Travelers taking issue with budget airline Ryanair is nothing new. In fact, it now seems to simply be commonplace.
First, there was the Norwegian man who was arrested after complaining that the in-flight sandwich he purchased tasted like rubber. Then, of course, there were the passengers who staged a sit down strike in Belgium after being told they must take a bus 225 miles to their
final destination after being rerouted. The list really does go on from here.
The ire doesn’t stop with the passengers, however, as there was also the Ryanair pilot who was coincidentally transferred to Lithuania after publicly making remarks against the company, a move, which ultimately caused the veteran pilot to quit. Recently, there has even been talk of Ryanair making customers pay to use the lavatory.
Oftentimes, such stunts are attributed to extreme marketing moves meant to gather attention, and it has seemed that recently Ryanair has backed off a bit from their ludicrous outcries.
Or, maybe not.
According to a recent Time Business article, when a passenger traveling from Alicante, Spain, back home to England complained of Ryanair charging her a fee of €60/person to print boarding passes for her family of five (a total of $390), Time reports that O’Leary branded the woman as “stupid” and called the rest of Ryanair passengers “idiots.”While this definitely seems extreme, it’s not exactly a new policy; it’s well known by many European budget travelers that you must print your boarding pass prior to arriving at the airport lest Ryanair levy a hefty fee.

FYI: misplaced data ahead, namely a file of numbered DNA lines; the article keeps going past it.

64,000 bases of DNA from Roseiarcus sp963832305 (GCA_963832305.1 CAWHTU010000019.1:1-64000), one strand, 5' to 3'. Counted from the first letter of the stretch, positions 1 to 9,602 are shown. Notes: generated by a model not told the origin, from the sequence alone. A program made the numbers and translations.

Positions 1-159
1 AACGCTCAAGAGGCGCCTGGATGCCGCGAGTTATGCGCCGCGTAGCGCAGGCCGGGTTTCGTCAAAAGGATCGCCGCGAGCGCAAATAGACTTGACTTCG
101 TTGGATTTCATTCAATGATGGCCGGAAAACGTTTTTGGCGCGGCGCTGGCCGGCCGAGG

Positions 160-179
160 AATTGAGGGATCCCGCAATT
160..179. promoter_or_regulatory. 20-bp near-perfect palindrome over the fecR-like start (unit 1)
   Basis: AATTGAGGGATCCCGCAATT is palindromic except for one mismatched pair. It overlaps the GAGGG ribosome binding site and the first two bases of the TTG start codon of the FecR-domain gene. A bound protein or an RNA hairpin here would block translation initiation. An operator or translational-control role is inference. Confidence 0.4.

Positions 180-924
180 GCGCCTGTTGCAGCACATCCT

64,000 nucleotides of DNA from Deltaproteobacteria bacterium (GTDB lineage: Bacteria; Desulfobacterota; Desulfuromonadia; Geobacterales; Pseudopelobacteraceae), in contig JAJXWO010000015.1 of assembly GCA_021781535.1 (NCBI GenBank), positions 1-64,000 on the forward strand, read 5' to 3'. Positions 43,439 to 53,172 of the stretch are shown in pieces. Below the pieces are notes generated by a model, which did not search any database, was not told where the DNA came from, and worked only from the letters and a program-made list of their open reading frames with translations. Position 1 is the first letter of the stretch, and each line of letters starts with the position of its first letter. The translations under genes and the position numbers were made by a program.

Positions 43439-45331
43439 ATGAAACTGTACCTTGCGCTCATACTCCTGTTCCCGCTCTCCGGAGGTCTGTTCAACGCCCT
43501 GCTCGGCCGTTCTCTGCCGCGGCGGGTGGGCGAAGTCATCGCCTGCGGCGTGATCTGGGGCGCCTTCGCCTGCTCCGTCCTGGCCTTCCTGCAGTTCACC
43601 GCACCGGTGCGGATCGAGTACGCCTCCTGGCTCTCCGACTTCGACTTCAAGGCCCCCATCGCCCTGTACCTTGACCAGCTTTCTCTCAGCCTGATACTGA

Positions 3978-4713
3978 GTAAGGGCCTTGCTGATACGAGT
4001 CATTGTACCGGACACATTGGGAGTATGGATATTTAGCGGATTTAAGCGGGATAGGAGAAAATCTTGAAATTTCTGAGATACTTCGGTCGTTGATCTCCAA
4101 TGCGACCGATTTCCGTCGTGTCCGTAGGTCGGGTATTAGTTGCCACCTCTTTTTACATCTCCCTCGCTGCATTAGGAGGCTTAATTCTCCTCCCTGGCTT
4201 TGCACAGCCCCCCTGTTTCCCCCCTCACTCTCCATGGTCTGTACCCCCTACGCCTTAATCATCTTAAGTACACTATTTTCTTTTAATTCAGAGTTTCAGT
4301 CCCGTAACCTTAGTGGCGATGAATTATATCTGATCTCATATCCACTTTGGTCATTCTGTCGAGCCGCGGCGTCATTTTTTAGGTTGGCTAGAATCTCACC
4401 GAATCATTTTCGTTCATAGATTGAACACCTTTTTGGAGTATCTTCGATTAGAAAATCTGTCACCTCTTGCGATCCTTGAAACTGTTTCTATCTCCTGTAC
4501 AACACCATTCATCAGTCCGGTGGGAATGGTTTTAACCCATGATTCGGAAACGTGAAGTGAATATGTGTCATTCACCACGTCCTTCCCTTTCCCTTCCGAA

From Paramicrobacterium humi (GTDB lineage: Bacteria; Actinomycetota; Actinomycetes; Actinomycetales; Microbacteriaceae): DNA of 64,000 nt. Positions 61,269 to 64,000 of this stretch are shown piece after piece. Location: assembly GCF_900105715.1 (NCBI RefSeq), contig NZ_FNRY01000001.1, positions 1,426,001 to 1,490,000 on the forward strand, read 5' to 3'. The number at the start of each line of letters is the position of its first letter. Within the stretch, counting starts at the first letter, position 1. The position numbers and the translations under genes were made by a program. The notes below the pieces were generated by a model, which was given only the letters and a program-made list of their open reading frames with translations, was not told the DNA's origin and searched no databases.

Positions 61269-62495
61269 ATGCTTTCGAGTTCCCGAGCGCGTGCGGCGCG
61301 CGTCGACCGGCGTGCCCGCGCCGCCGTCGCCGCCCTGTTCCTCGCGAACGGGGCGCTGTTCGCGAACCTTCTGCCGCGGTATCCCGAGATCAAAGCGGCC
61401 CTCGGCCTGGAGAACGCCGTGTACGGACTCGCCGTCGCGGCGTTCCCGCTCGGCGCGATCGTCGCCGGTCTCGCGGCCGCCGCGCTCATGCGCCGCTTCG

When the woman complained on her Facebook page (and subsequently received over half a million ‘likes’ from those agreeing with her), O’Leary is reported by the article to have responded by saying:
“We think Mrs McLeod should pay 60 euros for being so stupid,”…”She wasn’t able to print her boarding card because, as you know, there are no internet cafes in Alicante, no hotels where they could print them out for you, and you couldn’t get to a fax machine so some friend at home can print them and fax them to you… She wrote to me last week asking for compensation and a gesture of goodwill. To which we have replied, politely but firmly, thank you Mrs McLeod but it was your ****-up.”